1. The Pork:
Use pork with the skin removed but leaving some of the fat cap on. The fat adds juiciness to the carnitas - and excess fat can be skimmed off later.
: Recipe fine as is for 1.7 - 2.5kg / 3.5 - 5 lb pork. If larger / smaller, scale recipe using recipe scaler (hover/click on servings and slide) and the other ingredients will change. These are boneless pork weights (add 0.5kg/1lb for bone):
1 - 1.5 kg / 2 - 3 lb: 8 hours on low.
1.5 - 3 kg / 3 - 6 lb: Cook time per recipe.
3 - 4 kg / 6 - 8 lb: Use large oval slow cooker, 12 hours on low.
2. Other cooking methods:
Electric pressure cooker or Instant Pot
: 1 h 30 minutes on high. Let pressure release naturally. Proceed with Step 5 of recipe.
Stove pressure cooker
: use a rack or balls of scrunched up foil to elevate it from the base OR add 3/4 cup of water. Cook 1 h 30 minutes. Proceed with Step 5 of recipe.
Follow recipe but put pork in roasting pan. Add 2 cups water around pork. Cover tightly with foil, roast in 325F/160C oven for 2 hours, then roast for a further 1 to 1.5 hours uncovered. Add more water if the liquid dries out too much. You should end up with 1 1/2 to 2 cups of liquid when it finishes cooking, and you can skip the pan frying step because you will get a nice brown crust on your pork. Shred pork then drizzled with juices.
3. Taco Fixings:
Diced avocado or make a real proper Guacamole
, Pico de Gallo
or Restaurant Style Salsa
or even just sliced tomato, grated cheese, sour cream. Sliced lettuce or pickled cabbage / red onions would also be great, but unlike other tacos, you don't need it for the texture because the carnitas have the crispy bits! Also see this Carnitas Tacos
4. Other Ways to use Carnitas: Burritos
(switch for the beef), Quesadillas
(baked version here
, with Mexican Red Rice
, in Taco Soup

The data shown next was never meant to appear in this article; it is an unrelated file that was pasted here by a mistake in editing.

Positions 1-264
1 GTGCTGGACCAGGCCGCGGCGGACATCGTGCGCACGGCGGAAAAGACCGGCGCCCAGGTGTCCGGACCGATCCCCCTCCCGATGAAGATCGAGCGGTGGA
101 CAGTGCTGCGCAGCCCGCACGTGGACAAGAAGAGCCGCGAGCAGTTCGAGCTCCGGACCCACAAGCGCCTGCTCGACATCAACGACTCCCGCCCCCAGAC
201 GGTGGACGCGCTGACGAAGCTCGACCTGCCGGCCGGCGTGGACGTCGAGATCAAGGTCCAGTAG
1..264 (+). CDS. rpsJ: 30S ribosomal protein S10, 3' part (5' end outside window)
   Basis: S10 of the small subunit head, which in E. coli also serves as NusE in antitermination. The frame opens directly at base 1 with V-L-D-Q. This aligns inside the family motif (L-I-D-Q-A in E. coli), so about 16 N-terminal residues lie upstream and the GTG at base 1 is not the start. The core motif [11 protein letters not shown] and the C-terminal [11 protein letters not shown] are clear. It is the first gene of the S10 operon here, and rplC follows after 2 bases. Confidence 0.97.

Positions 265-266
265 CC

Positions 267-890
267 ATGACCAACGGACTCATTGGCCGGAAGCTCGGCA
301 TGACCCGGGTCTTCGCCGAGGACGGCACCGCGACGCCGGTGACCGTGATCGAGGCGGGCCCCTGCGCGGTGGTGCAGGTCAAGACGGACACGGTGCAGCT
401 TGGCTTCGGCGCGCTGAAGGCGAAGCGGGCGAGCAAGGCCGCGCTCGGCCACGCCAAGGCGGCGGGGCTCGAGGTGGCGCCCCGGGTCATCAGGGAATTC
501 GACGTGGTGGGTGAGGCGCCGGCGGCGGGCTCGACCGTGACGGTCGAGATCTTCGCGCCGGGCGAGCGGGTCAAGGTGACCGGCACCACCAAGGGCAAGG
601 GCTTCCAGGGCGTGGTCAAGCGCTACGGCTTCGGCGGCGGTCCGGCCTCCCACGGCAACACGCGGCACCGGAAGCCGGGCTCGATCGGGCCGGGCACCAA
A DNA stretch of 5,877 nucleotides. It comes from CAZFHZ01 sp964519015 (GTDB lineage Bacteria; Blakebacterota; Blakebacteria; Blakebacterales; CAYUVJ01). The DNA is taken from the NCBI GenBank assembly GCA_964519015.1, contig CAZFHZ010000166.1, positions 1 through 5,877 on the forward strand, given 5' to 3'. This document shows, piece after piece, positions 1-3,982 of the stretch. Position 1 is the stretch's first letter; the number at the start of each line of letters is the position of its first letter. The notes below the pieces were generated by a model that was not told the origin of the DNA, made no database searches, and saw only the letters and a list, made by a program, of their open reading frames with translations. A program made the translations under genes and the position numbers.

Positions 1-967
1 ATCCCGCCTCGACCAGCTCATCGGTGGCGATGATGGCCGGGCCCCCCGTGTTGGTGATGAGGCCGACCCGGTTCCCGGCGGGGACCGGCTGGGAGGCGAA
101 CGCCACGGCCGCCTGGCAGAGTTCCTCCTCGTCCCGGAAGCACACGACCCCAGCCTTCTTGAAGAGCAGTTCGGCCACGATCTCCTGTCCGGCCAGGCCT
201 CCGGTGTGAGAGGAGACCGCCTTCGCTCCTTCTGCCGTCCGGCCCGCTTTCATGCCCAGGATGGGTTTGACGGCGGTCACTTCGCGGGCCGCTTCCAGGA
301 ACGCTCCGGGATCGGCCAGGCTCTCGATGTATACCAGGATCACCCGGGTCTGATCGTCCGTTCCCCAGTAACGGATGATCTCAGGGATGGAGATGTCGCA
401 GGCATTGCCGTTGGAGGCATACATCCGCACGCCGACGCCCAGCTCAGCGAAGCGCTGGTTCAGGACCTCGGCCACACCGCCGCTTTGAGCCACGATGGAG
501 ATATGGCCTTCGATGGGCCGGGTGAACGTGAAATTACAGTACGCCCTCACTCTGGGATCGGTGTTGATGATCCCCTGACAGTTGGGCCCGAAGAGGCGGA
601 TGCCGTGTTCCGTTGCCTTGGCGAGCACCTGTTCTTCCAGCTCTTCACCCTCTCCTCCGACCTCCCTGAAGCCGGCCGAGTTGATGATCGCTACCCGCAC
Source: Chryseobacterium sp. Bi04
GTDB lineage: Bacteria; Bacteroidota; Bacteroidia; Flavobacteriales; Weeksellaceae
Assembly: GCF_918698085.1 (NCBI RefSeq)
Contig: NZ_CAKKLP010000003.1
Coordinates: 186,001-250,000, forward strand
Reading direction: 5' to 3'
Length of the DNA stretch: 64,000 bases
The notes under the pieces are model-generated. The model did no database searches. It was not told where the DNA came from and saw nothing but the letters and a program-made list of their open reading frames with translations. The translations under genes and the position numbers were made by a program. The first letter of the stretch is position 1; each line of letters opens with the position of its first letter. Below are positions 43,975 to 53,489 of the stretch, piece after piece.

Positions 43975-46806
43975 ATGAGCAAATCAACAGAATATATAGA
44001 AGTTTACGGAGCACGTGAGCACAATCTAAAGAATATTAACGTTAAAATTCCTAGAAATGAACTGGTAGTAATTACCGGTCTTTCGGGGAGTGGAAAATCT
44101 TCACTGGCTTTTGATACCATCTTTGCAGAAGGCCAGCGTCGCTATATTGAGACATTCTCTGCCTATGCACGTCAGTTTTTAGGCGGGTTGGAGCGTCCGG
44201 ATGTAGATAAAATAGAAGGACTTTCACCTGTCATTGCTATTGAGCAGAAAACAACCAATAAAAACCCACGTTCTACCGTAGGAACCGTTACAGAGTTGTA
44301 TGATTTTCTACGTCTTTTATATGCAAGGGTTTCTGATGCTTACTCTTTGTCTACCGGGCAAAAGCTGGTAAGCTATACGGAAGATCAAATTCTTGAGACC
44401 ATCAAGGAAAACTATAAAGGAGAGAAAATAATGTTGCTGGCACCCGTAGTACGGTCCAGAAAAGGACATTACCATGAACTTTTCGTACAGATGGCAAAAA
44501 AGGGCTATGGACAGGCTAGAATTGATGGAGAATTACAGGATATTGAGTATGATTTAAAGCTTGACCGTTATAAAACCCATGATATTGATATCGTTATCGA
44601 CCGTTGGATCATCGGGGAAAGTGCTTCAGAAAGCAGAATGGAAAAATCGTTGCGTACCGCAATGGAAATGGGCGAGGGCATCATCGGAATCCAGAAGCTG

or Enchilada Soup
5. Storing / Make Ahead:
Crispiness is retained very well, main thing is loss of moisture as meat cools (happens with all meat, shredded meat cools faster).
a) Best way to store:
Shred pork but don't pan fry. Keep pork and juice separate, refrigerate up to 3 days or freeze up to 3 months (for freezer, I put pork in containers/ bags and put juice in ziplock bags in the same container).
Gently reheat juice to make it pourable (congeals when cold). Pan fry per recipe, drizzling with juice.
b) Storing leftovers after pan frying:
Keeps extremely well, but tends to lose juiciness when it cools down. Just drizzle with juice, cover with cling wrap and reheat - the crispy bits hold up very well. It's not quite as crispy as when cooked fresh, but still seriously tasty.
c) Brown pork a few hours ahead / keep warm:
Works extremely well. Brown pork per recipe, then transfer to slow cooker on warm setting or food warmer and drizzle generously with juices to keep it moist. Cover loosely. As long as the pork is warm when served, it's really juicy. The crispiness holds up extremely well.
This is a recipe I've been making for over a decade now, with minor tweaks over time so I can't remember the exact source. I want to say Rick Bayless but I can't find the recipe, however, I did find this one
from Food Network which is very similar. However, I'm not sure when it was published.
per serving, pork only, assuming 12 servings. Calories is higher than it actually is because it does not take into account discarded fat.